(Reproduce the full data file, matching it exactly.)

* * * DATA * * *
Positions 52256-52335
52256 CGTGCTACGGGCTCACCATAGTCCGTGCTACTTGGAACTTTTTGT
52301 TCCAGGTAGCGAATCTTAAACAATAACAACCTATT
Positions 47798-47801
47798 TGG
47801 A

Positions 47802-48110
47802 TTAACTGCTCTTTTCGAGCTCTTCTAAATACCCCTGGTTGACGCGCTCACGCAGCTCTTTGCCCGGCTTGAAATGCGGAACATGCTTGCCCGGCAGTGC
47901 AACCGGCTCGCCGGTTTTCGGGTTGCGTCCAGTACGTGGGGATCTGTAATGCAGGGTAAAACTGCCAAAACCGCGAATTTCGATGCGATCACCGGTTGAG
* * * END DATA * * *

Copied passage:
Positions 52256-52335
52256 CGTGCTACGGGCTCACCATAGTCCGTGCTACTTGGAACTTTTTGT
52301 TCCAGGTAGCGAATCTTAAACAATAACAACCTATT
Positions 47798-47801
47798 TGG
47801 A

Positions 47802-48110
47802 TTAACTGCTCTTTTCGAGCTCTTCTAAATACCCCTGGTTGACGCGCTCACGCAGCTCTTTGCCCGGCTTGAAATGCGGAACATGCTTGCCCGGCAGTGC
47901 AACCGGCTCGCCGGTTTTCGGGTTGCGTCCAGTACGTGGGGATCTGTAATGCAGGGTAAAACTGCCAAAACCGCGAATTTCGATGCGATCACCGGTTGAG